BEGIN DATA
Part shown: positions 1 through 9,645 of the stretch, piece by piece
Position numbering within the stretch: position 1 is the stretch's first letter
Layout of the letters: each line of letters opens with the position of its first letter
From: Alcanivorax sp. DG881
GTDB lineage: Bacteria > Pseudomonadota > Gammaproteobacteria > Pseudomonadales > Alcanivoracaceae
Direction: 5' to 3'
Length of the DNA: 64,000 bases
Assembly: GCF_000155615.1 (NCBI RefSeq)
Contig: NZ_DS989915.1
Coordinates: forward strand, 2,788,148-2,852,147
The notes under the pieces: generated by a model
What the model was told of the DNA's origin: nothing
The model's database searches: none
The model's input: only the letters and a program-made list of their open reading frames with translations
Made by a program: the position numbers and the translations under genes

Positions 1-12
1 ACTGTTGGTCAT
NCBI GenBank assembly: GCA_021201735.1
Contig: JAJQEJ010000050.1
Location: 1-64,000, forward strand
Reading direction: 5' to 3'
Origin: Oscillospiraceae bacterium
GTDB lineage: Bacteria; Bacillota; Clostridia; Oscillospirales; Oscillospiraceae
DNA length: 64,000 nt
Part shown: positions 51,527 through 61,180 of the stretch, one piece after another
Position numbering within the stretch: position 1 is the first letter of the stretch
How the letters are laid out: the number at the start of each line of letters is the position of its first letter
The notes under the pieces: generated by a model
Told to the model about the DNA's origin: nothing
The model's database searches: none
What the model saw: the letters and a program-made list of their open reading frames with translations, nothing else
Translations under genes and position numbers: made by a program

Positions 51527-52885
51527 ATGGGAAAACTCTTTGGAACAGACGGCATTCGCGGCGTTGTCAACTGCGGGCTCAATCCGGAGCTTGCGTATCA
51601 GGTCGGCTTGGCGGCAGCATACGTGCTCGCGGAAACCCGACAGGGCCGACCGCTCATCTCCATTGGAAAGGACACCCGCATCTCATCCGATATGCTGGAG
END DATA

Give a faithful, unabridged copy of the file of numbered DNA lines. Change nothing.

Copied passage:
Part shown: positions 1 through 9,645 of the stretch, piece by piece
Position numbering within the stretch: position 1 is the stretch's first letter
Layout of the letters: each line of letters opens with the position of its first letter
From: Alcanivorax sp. DG881
GTDB lineage: Bacteria > Pseudomonadota > Gammaproteobacteria > Pseudomonadales > Alcanivoracaceae
Direction: 5' to 3'
Length of the DNA: 64,000 bases
Assembly: GCF_000155615.1 (NCBI RefSeq)
Contig: NZ_DS989915.1
Coordinates: forward strand, 2,788,148-2,852,147
The notes under the pieces: generated by a model
What the model was told of the DNA's origin: nothing
The model's database searches: none
The model's input: only the letters and a program-made list of their open reading frames with translations
Made by a program: the position numbers and the translations under genes

Positions 1-12
1 ACTGTTGGTCAT
NCBI GenBank assembly: GCA_021201735.1
Contig: JAJQEJ010000050.1
Location: 1-64,000, forward strand
Reading direction: 5' to 3'
Origin: Oscillospiraceae bacterium
GTDB lineage: Bacteria; Bacillota; Clostridia; Oscillospirales; Oscillospiraceae
DNA length: 64,000 nt
Part shown: positions 51,527 through 61,180 of the stretch, one piece after another
Position numbering within the stretch: position 1 is the first letter of the stretch
How the letters are laid out: the number at the start of each line of letters is the position of its first letter
The notes under the pieces: generated by a model
Told to the model about the DNA's origin: nothing
The model's database searches: none
What the model saw: the letters and a program-made list of their open reading frames with translations, nothing else
Translations under genes and position numbers: made by a program

Positions 51527-52885
51527 ATGGGAAAACTCTTTGGAACAGACGGCATTCGCGGCGTTGTCAACTGCGGGCTCAATCCGGAGCTTGCGTATCA
51601 GGTCGGCTTGGCGGCAGCATACGTGCTCGCGGAAACCCGACAGGGCCGACCGCTCATCTCCATTGGAAAGGACACCCGCATCTCATCCGATATGCTGGAG